Alternative strategies have been growing in popularity after the financial crisis but investors have been slower to adopt the ETF wrapper.
“At least two firms are looking for help to boost assets in their languishing alternative strategy ETFs,” Ignites.com reports.
Alternative ETFs are loosely defined. The category can include commodities, leveraged and inverse ETFs, and hedge-fund strategies such as long-short, for example. [ProShares Embracing Alternative ETFs]
One of the largest alternative exchange traded products is iPath S&P 500 VIX Short-Term Futures ETN (VXX). The exchange traded note has a market cap of $1.1 trillion and is designed to track the performance of VIX futures contracts.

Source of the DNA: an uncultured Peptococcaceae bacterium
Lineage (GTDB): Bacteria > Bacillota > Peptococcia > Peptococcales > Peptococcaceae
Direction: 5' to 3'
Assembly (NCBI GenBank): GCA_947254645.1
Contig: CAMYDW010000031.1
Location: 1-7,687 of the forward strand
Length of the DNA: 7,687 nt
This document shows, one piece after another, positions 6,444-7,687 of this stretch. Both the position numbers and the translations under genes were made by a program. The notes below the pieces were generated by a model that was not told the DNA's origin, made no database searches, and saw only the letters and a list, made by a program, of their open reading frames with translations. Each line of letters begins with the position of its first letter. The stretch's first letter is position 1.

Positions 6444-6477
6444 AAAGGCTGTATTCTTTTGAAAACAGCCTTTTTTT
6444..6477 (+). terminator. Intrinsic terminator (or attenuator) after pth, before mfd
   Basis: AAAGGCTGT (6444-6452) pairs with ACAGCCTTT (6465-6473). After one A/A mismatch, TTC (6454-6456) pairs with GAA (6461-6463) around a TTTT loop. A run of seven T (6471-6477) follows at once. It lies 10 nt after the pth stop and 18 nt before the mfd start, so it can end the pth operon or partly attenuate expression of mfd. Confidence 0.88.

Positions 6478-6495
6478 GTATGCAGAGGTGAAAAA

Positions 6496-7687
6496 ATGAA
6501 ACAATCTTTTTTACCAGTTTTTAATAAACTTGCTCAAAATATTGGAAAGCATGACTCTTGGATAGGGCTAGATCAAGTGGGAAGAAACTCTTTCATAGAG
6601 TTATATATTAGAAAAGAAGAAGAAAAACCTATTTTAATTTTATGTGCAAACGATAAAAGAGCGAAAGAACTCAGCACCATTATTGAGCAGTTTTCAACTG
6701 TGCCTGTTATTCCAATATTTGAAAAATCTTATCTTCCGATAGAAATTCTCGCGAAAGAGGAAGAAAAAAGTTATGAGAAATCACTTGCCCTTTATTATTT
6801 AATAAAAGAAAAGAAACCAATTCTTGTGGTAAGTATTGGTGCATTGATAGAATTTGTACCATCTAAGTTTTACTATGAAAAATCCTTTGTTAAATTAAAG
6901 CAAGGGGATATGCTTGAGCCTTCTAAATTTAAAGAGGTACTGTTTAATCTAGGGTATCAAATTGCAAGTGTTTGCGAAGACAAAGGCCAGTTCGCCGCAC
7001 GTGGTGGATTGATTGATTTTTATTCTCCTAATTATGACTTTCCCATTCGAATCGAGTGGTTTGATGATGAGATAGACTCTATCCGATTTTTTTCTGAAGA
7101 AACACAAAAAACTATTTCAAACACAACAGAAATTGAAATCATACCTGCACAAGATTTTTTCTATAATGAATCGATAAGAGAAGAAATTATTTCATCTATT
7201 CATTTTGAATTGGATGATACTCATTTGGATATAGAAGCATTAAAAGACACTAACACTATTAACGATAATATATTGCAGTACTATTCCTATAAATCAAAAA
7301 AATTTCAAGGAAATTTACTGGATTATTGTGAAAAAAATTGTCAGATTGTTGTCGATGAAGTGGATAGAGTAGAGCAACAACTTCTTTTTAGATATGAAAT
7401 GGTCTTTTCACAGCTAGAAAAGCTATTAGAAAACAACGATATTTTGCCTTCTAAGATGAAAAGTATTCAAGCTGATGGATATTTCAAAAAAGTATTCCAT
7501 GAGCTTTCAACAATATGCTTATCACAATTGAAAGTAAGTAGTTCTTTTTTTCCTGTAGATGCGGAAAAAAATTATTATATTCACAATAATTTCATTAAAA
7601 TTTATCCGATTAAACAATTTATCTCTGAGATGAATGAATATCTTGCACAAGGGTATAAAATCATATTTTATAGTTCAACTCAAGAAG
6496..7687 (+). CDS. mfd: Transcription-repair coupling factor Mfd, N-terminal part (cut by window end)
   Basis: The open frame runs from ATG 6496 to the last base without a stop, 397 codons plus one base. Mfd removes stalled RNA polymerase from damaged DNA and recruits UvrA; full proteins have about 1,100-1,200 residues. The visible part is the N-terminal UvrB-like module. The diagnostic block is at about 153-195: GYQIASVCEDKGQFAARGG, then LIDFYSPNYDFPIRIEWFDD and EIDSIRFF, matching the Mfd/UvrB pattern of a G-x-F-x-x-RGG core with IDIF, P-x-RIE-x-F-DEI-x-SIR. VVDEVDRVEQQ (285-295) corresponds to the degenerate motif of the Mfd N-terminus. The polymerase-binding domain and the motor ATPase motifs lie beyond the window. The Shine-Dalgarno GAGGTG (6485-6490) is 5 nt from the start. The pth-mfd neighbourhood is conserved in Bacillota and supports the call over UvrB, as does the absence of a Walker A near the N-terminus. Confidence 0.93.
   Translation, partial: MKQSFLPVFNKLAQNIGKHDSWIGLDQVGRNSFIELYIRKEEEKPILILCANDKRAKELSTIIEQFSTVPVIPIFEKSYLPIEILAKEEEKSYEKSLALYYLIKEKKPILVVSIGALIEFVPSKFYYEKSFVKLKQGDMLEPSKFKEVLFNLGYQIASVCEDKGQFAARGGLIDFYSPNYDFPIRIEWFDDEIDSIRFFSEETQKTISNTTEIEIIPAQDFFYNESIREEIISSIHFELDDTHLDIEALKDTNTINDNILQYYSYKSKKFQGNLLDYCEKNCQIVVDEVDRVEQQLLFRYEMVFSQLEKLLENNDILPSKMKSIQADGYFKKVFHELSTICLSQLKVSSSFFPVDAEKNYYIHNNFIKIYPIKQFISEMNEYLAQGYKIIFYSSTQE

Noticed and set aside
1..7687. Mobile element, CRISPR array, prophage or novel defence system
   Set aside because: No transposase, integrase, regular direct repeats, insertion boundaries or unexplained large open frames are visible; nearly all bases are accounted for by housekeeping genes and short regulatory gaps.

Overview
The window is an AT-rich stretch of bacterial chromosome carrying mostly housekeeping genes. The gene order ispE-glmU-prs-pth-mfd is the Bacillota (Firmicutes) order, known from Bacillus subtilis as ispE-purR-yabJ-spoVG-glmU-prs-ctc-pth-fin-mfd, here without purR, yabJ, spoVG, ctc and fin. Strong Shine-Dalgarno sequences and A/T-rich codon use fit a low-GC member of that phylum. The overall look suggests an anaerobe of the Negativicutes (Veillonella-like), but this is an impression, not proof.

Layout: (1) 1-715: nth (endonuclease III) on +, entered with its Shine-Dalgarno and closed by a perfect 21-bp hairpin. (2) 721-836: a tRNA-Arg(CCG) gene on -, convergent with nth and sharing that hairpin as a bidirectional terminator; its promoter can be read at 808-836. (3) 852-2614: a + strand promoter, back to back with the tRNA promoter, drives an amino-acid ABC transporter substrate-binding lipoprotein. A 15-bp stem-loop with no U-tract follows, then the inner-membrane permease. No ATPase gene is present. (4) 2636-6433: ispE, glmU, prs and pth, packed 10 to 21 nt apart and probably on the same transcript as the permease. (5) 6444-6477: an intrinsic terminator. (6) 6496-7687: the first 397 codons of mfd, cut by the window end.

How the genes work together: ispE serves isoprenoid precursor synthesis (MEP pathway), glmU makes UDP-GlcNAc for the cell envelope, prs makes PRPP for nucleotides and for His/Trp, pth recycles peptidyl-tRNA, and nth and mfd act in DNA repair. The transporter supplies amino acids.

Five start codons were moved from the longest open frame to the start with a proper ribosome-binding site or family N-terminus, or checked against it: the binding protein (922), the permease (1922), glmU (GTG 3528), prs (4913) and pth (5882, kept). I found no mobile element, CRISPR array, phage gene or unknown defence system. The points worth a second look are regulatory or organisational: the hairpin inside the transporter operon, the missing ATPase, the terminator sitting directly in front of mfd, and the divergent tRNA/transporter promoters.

Alternative strategies have gotten second look from investors disappointed with the performance of stocks the past decade who want to diversify.
“The alternative ETF market hasn’t really taken off, and what you see with alternative ETFs that are popular are more alternative asset classes,” said Alec Papazian, associate director at Cerulli Associates, in the Ignites report.
Alternatives overall make up $39 billion of the $1.5 trillion U.S. ETF market, according to Morningstar, which places commodity products in a separate category.
“Some of these [alternative strategies] lend themselves better to active management and mutual funds,” which do not require portfolio transparency or large trading volumes to attract assets, Papazian said in the article.
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